Falmouth Zoning Board of Appeals was unable to decide this week as to whether Falmouth Building Commissioner Eladio R. Gore made the correct decision to approve construction of the town’s first wind turbine at the Wastewater Treatment Facility without a special permit.
That turbine, dubbed Wind 1, was erected in November 2009 and became operational in March of last year. Since that time, residents of the neighborhood have been outspoken about the impacts the machine has had on their lives.
At the appeals board meeting on Tuesday, they showed their emotion several times, becoming upset with the board when it elected to delay their vote until next Thursday.
“Thank you. Does anyone want to go home to my house now?” Elizabeth L. Andersen of Blacksmith Shop Road, yelled, near tears as she walked out of the meeting.
“I’ve been living in the back room of my house for a year.”
Just minutes earlier, her husband, Neil P. Andersen, stood up, interrupting the board as it debated the matter.
“Do you know what this is doing to us? I’m going to kill myself. She [my wife] is going to kill herself,” he said.
A Divided Board
In December the Andersens appealed Mr. Gore’s decision to permit the wind turbine without a hearing. Two appeals board members, Chairman Matthew J. McNamara and board member Patricia J. Favulli, recused themselves from the case, leaving four members—Acting Chairman Dennis D. Murphy, Kenneth H. Foreman, Ronald H. Erickson and Patricia P. Johnson—responsible for determining the merits of the Andersens’ appeal.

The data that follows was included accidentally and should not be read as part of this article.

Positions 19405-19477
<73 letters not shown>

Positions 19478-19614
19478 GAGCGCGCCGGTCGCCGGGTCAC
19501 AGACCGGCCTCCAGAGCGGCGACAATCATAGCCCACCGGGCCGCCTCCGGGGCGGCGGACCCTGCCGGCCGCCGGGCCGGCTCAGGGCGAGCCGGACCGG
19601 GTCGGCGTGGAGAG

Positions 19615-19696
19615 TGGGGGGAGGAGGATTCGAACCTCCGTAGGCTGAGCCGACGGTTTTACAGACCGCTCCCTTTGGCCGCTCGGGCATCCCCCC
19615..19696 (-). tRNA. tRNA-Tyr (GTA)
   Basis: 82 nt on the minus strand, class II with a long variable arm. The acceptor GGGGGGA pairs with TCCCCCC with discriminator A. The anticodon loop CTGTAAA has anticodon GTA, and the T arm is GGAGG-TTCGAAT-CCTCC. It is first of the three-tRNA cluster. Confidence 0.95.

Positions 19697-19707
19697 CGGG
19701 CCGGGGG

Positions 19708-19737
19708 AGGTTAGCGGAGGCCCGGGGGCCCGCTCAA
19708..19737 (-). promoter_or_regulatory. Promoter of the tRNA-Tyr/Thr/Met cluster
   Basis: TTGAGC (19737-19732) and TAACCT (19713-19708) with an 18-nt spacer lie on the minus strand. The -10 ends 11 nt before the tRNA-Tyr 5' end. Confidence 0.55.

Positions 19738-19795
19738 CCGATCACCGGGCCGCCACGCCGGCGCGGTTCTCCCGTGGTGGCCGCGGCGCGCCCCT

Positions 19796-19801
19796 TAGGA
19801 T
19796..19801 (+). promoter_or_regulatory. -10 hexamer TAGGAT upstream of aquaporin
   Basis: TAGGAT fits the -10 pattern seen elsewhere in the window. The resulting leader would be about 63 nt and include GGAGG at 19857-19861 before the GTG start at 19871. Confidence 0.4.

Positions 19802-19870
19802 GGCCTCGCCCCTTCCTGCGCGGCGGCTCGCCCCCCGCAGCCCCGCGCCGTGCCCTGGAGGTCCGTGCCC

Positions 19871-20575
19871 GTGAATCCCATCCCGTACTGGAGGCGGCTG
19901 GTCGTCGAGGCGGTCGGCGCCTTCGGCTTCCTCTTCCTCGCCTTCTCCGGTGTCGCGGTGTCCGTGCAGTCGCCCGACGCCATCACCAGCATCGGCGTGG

On Tuesday the board was divided, with Mr. Murphy and Mr. Foreman arguing that Mr. Gore had erred in not requiring the town to apply for a special permit to erect the wind turbine. On the other side were Mr. Erickson and Ms. Johnson who defended Mr. Gore’s ruling.
Who is right? Based on what the board’s attorney, Mark Bobrowski of Concord, said, it is a gray area based upon inconsistencies in the town’s zoning bylaws.
“It is the cat chasing its tail,” he said.
“Remember, the burden of proof is on the applicant,” he said, noting there has to be compelling case that Mr. Gore “made a mistake and his decision was arbitrary and capricious.”
Accessory use requires special permit
The Andersens’ two attorneys, J. Alexander Watt of Barnstable and Christopher G. Senie of Westboro, argued that there is a section in the town’s zoning bylaws that specifically references windmills, mandating they are required to have a special permit.
Mr. Gore should have applied that section of the zoning bylaw to this case, Mr. Watt said.
Mr. Senie focused on identifying what type of use the turbine represented.